At the end of last week, the RFU published adapted community competition plans for adult and age grade rugby in the 2020/21 season and have outlined October, November, and January as three possible return dates for the National Leagues.

As seen on…..

There are a range of 2020/21 competition models that can be applied at different season start dates as and when it is deemed safe to return to play i.e. when we reach Phase F on the RFU Return to Rugby roadmap.

The models allow for any potential interruption in the season as a result of Covid-19, while providing clubs and players with a framework for meaningful competitive rugby with greater flexibility to enable games to be played.

The models were developed by two working groups, one for the adult game and the other for age grade rugby, and the outcomes were approved by the RFU Governance Committee.

Each group has considered player welfare, flexibility in response to Covid-19, adaptable models that prioritise local matches early in the season to reduce travel, support club revenue, and maintain player participation. Headlines for each area of the game are laid out below with links to further information and FAQs where required.

Adult Male Competitions

The competition models are based on three potential start windows depending on when it becomes safe to return to play.

The models vary according to league size and offer flexibility to manage any potential Covid-19 interruptions, with the season able to be extended to the end of May if it helps support delivery of a meaningful competition. To further support clubs with flexibility, league rugby will be prioritised over Cup and County Championships.

What are the competition models?

If rugby starts in Window 1 (Competitions able to start by October 3rd)

·       NCA teams – a full regular season of home and away fixtures will be delivered.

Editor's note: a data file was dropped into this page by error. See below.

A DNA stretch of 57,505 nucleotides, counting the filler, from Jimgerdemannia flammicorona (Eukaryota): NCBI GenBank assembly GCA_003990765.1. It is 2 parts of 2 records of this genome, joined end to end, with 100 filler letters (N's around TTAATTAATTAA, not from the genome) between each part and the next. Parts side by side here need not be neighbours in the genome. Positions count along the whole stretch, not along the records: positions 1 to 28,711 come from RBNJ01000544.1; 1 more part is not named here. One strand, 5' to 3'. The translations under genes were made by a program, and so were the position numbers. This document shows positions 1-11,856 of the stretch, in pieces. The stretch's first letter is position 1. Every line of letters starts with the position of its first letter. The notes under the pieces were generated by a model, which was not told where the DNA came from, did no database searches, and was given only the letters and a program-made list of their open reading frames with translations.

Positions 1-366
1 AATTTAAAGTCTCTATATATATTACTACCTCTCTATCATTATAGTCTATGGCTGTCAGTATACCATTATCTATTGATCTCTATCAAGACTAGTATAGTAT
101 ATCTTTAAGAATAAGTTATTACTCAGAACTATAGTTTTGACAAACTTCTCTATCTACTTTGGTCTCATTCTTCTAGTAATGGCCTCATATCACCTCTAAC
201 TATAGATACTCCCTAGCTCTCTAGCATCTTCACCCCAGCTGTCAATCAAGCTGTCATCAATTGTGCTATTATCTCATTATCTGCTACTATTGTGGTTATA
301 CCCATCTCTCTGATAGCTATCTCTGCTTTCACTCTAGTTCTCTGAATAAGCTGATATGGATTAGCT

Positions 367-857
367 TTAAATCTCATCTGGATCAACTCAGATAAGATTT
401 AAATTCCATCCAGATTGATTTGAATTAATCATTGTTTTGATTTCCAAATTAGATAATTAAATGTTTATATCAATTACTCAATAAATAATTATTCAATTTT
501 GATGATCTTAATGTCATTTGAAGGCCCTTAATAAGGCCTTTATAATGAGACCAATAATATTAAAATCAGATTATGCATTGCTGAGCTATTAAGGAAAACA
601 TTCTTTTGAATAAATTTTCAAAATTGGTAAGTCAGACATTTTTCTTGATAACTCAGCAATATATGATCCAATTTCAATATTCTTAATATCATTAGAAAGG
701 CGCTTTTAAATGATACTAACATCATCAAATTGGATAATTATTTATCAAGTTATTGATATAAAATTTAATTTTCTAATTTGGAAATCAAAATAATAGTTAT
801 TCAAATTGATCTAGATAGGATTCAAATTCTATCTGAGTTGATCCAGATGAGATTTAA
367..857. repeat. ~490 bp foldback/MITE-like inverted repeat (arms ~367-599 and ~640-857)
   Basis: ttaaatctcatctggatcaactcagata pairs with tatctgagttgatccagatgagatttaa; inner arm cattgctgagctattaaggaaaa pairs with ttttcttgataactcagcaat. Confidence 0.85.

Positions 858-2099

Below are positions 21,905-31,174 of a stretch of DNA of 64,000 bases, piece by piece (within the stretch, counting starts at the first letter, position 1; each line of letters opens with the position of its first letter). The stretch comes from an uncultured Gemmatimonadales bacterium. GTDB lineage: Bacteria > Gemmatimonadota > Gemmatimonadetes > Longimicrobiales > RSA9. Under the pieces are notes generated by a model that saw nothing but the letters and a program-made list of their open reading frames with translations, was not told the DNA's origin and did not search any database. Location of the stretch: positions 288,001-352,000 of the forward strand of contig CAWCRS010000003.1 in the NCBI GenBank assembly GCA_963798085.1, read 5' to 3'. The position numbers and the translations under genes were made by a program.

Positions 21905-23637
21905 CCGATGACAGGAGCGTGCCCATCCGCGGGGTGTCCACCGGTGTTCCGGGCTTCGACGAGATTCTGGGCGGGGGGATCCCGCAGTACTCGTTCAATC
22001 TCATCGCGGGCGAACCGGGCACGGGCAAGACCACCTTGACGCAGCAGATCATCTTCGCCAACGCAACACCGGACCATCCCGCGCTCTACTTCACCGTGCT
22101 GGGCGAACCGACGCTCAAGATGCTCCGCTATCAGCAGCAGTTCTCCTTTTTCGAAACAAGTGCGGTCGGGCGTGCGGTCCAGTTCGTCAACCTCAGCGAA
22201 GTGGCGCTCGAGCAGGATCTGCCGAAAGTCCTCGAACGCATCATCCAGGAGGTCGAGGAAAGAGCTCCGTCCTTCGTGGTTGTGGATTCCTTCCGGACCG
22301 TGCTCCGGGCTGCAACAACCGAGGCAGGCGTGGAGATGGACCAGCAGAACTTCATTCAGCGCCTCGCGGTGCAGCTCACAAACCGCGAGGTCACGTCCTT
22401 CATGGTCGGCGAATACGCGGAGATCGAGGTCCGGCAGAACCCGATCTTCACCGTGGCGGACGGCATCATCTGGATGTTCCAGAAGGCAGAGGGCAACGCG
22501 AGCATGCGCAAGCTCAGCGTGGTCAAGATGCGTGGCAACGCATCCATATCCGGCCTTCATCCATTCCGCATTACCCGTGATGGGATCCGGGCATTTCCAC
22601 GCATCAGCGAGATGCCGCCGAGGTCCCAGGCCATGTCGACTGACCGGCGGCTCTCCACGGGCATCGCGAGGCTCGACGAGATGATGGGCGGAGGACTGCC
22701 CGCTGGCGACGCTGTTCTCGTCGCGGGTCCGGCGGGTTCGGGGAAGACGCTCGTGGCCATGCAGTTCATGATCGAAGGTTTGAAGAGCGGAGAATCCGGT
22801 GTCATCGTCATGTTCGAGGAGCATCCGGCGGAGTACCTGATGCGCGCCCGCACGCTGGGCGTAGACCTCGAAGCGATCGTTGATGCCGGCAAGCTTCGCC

If rugby starts in Window 2:  (Competitions able to start by November 28th)

·      NCA teams – a full round of home or away fixtures will be delivered (15 fixtures). At this point the league will be separated into two groups of 8. Teams in the top 8 league positions go into one group and the next 8 teams go into another group. From here, teams play each other home OR away in their group, thus a further 7 fixtures (22 fixtures in total).

If rugby starts in Window 3: (Competitions able to start by January 30th 2021)

·       NCA teams  – a full round of home or away fixtures will be delivered (15 fixtures) – the league winner would be decided by the results of these fixtures.


The dates above reflect the possibility of extending the season into May. This exists only as an option currently. Agreement by league regulations is required before approval to play into May is granted.

Steve Grainger, RFU Rugby Development Director, commenting on the return to competitive play said: “The competition models we’re outlining today demonstrate our commitment to having competitive rugby played in clubs and education settings as soon as it is safely possible.

“In addition to the competition framework, we are working on plans with Sport England and the Department of Digital, Culture, Media and Sport about how we accelerate some form of a return to community rugby. We’ll share our work on this with you as soon as it is available.”

Covid-19 has brought about lots of challenges for us all and the RFU seeks to provide support to clubs and the education sector where it is able. In addition to the current support already available to clubs, in 2020/21 a support fund will be made available to clubs experiencing the greatest financial difficulties, details of which it is hoped can be issued in the next few weeks.

Funding previously provided for travel expenses within RFU competitions will form part of this fund, but there will not be a specific ring-fenced travel funding payment for the 2020/21 season.